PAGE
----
When Kenneth Earl advertises for someone to help him catalogue his vast collection of music, Maggie - the final candidate - is his last hope. What he doesn’t know, however, is that this isn’t the first time that Maggie has been to Earl House, and it’s no coincidence that she applied for the job.
As a child, Maggie and her mother lived near the river that runs past the house. Maggie’s memories of that time are patchy, like pieces from a jigsaw puzzle that don’t quite fit: she remembers Kenneth’s son, William, and being alone, afraid. She also remembers - afterwards - returning home, mute, refusing to speak. For her, going back to Earl House as an adult offers the chance to fill in the gaps and finally, perhaps, lay the ghosts of her childhood to rest.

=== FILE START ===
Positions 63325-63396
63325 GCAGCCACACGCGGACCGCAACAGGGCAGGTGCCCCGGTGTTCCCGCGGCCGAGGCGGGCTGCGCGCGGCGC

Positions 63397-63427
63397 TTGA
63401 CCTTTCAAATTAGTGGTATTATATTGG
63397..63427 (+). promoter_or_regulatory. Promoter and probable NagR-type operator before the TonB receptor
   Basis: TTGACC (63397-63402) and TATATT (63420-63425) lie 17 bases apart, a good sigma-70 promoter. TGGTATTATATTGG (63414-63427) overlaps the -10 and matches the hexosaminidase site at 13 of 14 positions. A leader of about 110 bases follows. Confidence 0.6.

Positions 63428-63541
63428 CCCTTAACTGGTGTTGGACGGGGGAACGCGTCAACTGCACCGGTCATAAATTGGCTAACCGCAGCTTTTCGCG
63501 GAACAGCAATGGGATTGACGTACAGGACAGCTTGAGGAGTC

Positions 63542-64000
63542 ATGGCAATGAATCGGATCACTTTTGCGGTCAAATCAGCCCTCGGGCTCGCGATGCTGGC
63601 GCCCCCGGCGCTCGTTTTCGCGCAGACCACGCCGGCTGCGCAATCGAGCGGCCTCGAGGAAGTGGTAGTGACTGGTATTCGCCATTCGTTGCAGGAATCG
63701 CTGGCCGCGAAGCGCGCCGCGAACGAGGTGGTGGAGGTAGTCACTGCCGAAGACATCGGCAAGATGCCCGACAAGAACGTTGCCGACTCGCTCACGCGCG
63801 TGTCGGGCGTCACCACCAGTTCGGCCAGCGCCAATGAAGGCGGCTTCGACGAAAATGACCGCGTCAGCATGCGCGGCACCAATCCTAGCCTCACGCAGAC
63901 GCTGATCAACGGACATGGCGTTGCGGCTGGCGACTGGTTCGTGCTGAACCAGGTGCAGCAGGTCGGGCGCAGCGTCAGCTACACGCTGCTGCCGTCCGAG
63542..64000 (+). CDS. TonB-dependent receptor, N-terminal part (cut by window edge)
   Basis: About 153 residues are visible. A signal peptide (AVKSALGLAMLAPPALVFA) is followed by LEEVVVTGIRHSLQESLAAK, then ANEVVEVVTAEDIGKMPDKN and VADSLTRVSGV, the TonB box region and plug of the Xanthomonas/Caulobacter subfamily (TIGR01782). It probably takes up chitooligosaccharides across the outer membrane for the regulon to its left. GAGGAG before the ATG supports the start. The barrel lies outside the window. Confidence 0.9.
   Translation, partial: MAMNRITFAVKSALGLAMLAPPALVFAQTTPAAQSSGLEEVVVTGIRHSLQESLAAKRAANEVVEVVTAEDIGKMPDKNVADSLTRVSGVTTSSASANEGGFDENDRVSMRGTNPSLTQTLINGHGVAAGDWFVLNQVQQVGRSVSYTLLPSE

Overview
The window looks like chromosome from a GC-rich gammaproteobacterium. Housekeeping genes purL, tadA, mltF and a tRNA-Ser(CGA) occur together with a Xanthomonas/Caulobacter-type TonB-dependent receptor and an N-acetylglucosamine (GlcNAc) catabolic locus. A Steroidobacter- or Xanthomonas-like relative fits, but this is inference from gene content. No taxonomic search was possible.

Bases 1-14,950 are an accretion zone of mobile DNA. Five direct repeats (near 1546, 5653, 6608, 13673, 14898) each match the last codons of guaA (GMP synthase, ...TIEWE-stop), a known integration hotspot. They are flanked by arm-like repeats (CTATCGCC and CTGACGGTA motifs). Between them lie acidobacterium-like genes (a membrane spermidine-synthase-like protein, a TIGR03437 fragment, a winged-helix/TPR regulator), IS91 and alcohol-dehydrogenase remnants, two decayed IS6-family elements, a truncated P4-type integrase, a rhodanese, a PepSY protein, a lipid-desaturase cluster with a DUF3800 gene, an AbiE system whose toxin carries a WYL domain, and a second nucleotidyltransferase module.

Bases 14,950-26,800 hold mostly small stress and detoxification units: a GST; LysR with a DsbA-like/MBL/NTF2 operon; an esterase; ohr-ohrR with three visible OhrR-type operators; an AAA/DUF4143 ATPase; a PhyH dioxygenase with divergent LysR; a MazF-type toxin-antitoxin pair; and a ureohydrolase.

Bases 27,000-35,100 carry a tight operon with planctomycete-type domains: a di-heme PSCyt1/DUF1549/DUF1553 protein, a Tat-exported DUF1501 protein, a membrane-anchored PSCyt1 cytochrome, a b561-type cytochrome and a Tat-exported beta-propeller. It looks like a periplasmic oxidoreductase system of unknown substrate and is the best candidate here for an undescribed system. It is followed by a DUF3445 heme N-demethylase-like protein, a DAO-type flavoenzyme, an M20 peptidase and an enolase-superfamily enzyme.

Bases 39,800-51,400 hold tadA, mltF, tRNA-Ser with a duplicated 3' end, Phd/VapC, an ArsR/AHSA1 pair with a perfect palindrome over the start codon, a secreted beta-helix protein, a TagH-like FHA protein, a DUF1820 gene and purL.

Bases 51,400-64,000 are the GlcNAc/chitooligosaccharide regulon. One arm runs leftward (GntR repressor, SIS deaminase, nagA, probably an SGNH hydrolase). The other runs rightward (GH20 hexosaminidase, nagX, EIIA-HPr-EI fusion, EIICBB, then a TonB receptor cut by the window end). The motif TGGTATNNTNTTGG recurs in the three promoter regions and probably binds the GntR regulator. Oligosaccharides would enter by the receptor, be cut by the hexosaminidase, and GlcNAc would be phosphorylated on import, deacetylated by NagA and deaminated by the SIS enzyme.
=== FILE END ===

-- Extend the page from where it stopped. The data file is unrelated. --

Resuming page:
"An extraordinarily instinctive writer with a delicate feel for language." (Observer)
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